Wellness International Network, Ltd. v. Sharif

(U.S. Sup. Ct. May 26, 2015)

The Supreme Court holds that certain claims entitled to Article III adjudication (i.e. Stern claims) may be decided by bankruptcy judges when the parties knowingly and voluntarily consent to such adjudication. Such consent does not have to be express. Here, the creditor filed a non-dischargeability complaint that included a count requesting a declaratory judgment that a trust was the alter-ego of the debtor. The bankruptcy court entered judgment against the debtor on that count (as well as the non-dischargeability counts). The debtor’s answer conceded that the action was a core proceeding and requested judgment in his favor on all counts. The Supreme Court remands to the Seventh Circuit to decide whether the debtor gave the requisite knowing and voluntary consent to entry of the final judgment by the bankruptcy court. Opinion below.

2015-05-26 – wellness international network v sharif

Author: Matt Lindblom

MERV Properties, LLC v. Friedlander (In re MERV Properties, LLC)

(Bankr. E.D. Ky. May 4, 2015)

The bankruptcy court denies the plaintiff’s motion for default judgment and dismisses the action against the individual defendant. The plaintiff attempted to serve the complaint and summons on the defendant by mailing them to “the place where the individual regularly conducts a business or profession,” pursuant to Bankruptcy Rule 7004(b). The plaintiff then waited until well after the 120-day deadline to effect service and moved for default judgment. The court finds that service was not effective because the defendant did not regularly conduct business at the address at the time of the attempted service, and the plaintiff could not establish good cause for meeting the 120-day service deadline. Thus, the Court declined to extend the period for effecting service.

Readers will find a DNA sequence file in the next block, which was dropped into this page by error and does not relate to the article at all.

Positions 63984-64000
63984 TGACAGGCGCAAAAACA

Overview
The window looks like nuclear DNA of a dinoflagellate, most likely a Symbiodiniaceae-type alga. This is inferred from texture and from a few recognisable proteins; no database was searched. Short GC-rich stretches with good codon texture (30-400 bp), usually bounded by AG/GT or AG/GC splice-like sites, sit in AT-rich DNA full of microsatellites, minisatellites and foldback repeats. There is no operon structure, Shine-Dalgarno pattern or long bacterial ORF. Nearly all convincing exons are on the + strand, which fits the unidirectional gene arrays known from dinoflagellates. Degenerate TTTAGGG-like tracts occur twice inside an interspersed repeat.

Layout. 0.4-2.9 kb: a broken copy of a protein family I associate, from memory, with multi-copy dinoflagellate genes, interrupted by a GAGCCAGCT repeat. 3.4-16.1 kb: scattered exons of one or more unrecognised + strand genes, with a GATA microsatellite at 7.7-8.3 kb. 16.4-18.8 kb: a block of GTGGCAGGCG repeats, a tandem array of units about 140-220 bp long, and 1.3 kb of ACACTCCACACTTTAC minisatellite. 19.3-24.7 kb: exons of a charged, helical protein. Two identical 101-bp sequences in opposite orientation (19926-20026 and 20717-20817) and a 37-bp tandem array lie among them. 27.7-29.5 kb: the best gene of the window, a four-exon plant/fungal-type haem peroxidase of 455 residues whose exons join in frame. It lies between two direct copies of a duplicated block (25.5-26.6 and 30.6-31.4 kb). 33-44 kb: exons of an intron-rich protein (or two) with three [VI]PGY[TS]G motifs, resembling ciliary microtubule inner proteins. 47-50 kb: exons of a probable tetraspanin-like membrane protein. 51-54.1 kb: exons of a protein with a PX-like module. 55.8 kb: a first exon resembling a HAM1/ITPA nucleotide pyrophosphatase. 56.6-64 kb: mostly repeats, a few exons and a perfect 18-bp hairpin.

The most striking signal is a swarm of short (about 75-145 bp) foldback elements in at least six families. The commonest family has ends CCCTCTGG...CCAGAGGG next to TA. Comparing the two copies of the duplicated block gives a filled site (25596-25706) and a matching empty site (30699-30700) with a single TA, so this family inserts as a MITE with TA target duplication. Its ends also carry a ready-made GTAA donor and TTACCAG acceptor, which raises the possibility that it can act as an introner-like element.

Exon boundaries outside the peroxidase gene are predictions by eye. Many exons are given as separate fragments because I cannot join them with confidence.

In a second opinion entered the same day, the Court granted motions for summary judgment in favor of the other defendants. Claims of fraud, breach of fiduciary duty, and related claims against the individual defendants were not supported by evidence and dismissed. Claims against the bank defendant were analyzed under Article 3 of Kentucky’s UCC and also dismissed. Opinions below.

2015-05-04 – merv properties v friedlander1

2015-05-04 – merv properties v friedlander2

Author: Matt Lindblom